In an interview, Mayor Mick Cornett noted the risk to the city's prosperity from factors including the federal budget impasse and long-term reductions in military spending.
But Cornett said he was “cautiously optimistic” that growth would continue.
Oklahoma City is becoming a place where highly educated people want to live, he said.
“That's the secret of the 21st century economy,” Cornett said. “And we're investing in that heavily.”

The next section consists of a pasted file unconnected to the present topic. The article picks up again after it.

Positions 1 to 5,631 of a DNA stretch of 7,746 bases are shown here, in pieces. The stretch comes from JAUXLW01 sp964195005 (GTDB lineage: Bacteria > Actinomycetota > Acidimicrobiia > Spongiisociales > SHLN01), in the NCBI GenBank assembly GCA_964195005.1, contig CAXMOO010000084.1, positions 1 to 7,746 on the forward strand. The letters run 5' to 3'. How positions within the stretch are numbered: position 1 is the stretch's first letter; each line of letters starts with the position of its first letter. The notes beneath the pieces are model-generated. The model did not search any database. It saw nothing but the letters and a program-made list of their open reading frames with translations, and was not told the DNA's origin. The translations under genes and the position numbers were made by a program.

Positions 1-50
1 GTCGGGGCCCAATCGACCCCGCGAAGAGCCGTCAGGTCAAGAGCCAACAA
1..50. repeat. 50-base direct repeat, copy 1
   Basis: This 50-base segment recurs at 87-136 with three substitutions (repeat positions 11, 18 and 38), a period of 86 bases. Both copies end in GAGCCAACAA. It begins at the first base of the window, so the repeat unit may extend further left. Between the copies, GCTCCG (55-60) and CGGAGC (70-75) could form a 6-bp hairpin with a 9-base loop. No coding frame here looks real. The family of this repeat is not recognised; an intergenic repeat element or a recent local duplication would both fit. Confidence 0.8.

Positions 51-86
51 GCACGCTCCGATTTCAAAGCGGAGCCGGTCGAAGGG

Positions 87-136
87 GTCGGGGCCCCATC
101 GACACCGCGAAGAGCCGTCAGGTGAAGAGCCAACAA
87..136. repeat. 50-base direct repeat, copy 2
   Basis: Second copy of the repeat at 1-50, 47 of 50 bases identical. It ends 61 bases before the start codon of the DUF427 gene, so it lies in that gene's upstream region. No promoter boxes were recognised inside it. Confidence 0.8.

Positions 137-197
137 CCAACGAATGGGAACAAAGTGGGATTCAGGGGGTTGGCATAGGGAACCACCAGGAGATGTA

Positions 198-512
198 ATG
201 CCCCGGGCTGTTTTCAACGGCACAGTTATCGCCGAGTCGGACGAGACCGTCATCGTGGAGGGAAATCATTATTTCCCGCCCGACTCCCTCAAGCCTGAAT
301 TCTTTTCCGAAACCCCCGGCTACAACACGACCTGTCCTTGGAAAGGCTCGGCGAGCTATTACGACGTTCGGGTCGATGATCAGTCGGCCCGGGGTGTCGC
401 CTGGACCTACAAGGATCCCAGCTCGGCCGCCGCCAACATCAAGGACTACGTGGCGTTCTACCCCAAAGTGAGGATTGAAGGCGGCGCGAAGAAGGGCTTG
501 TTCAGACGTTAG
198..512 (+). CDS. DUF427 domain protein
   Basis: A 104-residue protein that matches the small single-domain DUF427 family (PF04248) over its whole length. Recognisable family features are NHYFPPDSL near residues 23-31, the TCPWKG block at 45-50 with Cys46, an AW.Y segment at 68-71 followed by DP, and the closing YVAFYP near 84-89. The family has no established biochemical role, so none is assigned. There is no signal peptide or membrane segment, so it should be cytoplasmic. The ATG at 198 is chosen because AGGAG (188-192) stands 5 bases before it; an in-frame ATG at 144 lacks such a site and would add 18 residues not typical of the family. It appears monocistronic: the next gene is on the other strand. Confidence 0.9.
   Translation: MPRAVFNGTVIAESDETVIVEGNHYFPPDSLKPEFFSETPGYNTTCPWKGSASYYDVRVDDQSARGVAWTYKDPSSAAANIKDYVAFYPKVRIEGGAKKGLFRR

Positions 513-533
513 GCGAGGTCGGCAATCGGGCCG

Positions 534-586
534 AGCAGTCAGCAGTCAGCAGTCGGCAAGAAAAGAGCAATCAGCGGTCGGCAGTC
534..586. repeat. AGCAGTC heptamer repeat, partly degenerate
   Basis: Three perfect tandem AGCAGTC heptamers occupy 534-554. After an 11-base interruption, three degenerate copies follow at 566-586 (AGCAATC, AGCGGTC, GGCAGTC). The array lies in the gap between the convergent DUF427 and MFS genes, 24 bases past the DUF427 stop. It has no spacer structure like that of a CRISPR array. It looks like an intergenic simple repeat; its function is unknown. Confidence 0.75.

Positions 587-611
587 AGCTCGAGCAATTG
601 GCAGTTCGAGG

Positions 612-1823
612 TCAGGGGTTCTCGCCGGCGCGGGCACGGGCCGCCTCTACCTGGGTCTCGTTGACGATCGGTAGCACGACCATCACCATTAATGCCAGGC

City finance experts told council members they are projecting 4 percent growth in sales tax collections in fiscal 2014.
City departments have been asked to submit budgets reflecting a 1 percent cut in funding. The council is to receive a proposed budget on April 30. Following a series of meetings to discuss spending plans, the council is to vote on next year's budget on June 11.